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Review of  Thus Burst Hippocrene: Studies in the Olympian Imagination

Reviewer: Geoffrey Sampson
Book Title: Thus Burst Hippocrene: Studies in the Olympian Imagination
Book Author: Laurence K. P. Wong
Publisher: Cambridge Scholars Publishing
Linguistic Field(s): Ling & Literature
Issue Number: 30.4350

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Laurence Wong uses the term “Olympian” to refer to the writers he regards as the ‘ne plus ultra’ of world literature, whom he identifies as Homer, Aeschylus, Sophocles, Euripides, Virgil, Dante, Shakespeare, Milton, the authors of the Bible collectively, Li Bo (sometimes spelled Li Bai), and Du Fu. In nine chapters (four of which were previously published separately) Wong looks at various properties of the Olympians’ writing, often comparing one writer with another across widely-different cultures and languages. Specifically (identifying the chapters by number, though they are not numbered in the book):

Chapter 1 asks which is the grisliest of the Olympians, awarding first prize to Homer for the description of the blinding of Polyphemus in Book 9 of the Odyssey.

Chapter 2 disagrees with Pope’s verdict that in Homer and only in Homer “poetic fire” burns everywhere clearly and irresistibly: Wong argues that the fight between Achilles and Hector in the Iliad is a regrettable anticlimax.

Chapter 3 discusses the use of “epic similes”, that is, similes which extend over a substantial portion of a work, temporarily eclipsing the main narrative. If an epic simile is a digression from that narrative, one might suppose that epic similes would be found chiefly in passages where action is largely in abeyance, so that a literary device is helpful in maintaining the reader’s interest. Surprisingly, it seems that in Homer at least just the opposite is true. Wong quotes Norman Austin (2006): “where the drama is most intense the digressions are the longest and the details the fullest. … The more urgent the situation, the more expansive the speech … The effect of this style is to put time into slow motion and to create a ritual out of the moment.” Wong is particularly concerned in this chapter to argue that Dante’s epic similes in the Divine Comedy attain a higher literary plane than those of Homer, Virgil, or Milton.

Chapter 4 looks at the problem created for writers in the Christian tradition by the doctrine that God is indescribable and infinitely mysterious; Wong contrasts the different approaches taken by Dante and by Milton towards describing the indescribable in words.

Chapter 5 is about the convention of dramatic unities deriving from Aristotle: a play must relate to a single action and take place in one location over a single day. It examines the pros and cons of conforming to the unities, by comparing Sophocles’s Oedipus, which does conform, to Shakespeare’s Hamlet, which ignores the unities.

Chapter 6 discusses the fact that figurative language has played strikingly little part in the Chinese poetic tradition. It is not that figurative language is unknown in Chinese poetry: similes do occur, but quite infrequently, whereas those brought up in the Western tradition are inclined to think of simile and metaphor as the lifeblood of poetry.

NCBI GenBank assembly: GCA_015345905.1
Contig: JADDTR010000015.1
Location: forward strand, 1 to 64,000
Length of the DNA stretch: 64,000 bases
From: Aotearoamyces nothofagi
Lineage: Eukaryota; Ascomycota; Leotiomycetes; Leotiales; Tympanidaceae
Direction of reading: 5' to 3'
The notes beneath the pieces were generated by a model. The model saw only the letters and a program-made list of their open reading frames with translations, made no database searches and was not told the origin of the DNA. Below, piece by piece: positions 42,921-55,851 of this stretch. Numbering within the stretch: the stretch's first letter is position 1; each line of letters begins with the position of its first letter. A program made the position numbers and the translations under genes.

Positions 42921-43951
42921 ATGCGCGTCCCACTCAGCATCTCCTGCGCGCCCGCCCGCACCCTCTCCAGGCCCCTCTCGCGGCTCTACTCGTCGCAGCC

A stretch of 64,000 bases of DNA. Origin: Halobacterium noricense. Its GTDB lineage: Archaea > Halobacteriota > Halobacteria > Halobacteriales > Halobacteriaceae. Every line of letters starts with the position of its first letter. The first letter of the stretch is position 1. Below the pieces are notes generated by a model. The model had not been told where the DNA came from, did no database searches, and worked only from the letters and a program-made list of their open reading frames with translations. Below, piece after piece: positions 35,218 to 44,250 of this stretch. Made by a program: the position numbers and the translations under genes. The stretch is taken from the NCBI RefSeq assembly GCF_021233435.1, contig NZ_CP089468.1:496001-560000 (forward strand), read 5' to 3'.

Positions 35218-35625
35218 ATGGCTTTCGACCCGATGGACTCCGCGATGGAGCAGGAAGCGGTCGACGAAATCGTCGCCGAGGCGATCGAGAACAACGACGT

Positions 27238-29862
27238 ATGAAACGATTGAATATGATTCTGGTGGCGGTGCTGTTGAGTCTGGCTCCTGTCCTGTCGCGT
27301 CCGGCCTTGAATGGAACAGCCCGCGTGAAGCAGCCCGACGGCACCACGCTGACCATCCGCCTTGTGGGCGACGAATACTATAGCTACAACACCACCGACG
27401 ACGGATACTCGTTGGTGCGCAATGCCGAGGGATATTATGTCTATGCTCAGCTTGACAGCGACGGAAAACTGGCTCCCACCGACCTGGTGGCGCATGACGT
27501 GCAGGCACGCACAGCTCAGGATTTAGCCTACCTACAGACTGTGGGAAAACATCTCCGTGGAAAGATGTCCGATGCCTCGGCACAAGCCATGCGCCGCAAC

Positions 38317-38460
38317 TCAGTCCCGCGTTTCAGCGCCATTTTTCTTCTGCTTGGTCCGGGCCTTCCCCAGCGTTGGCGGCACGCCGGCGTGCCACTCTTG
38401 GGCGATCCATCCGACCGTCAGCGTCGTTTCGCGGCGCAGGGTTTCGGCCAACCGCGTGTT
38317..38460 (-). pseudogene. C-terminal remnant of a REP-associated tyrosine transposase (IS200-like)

Chapter 7 compares the poetic technique of Li Bo and Du Fu, two of the most famous Chinese poets, who were contemporaries and indeed friends, living in the middle of the eighth century A.D. Some Chinese critics have seen one of the two as a far superior poet to the other, though disagreeing about which they prefer; others have held that they cannot be ranked. Wong argues that the issue can be settled relatively objectively, awarding the palm to Du Fu.

Chapter 8 discusses a feature of Biblical, particularly Old Testament, prose, namely the exhaustive enumeration of possibilities, which Wong relates to characteristics of Jewish activity in areas other than literature, including intellectual endeavours and warfare.

Finally Chapter 9 notes that Pope’s translation of Homer’s Iliad has been highly praised by some and heavily criticized by others; Wong argues that the eighteenth-century convention of “poetic diction” created constraints which were particularly adverse to faithful rendering of Homer, forcing Pope to “channel the Amazon into a canal”.

Many of these topics are very interesting ones; however it is fair to say that they overlap only to a limited extent with the usual concerns of the discipline of linguistics. After reading the book, I felt a little surprised that the Linguist List had offered it for review. In view of the forum in which I am writing, I shall try to focus the Evaluation section of this review particularly on those areas of the book which can be brought into a relationship with linguistics (which were not necessarily the most important aspects for the author of the book).

Readers may be puzzled by Wong’s title. In a footnote to his Preface, he explains that Hippocrene (“spring of the horse”) was a spring on Mount Helicon, sacred to the Muses and consequently poetic shorthand for literary inspiration, which according to Greek myth was brought into being by a stroke of the hoof of Pegasus, the winged horse which was the Muses’ favourite steed.


From the linguist’s point of view, a key point in Wong’s book occurs in his last chapter, on Pope’s translation of the Iliad. Let me first explain that Wong thinks it clear that Pope’s translation is a poor one, and that this was unavoidable given the genre of English that Pope chose to use. This genre included both a convention of “poetic diction”, and the use of rhyming couplets. Wong remarks that it is uncontroversial to say that “eighteenth-century writers [in English] believed that poetry had to be written in a special poetic diction; adhering to this belief, writers, even when engaged in original writing, invariably ‘translated’ their perceptions, feelings, and thoughts into a language a degree or two removed from what is most natural, most precise for the occasion.” An example would be a quatrain by William Shenstone: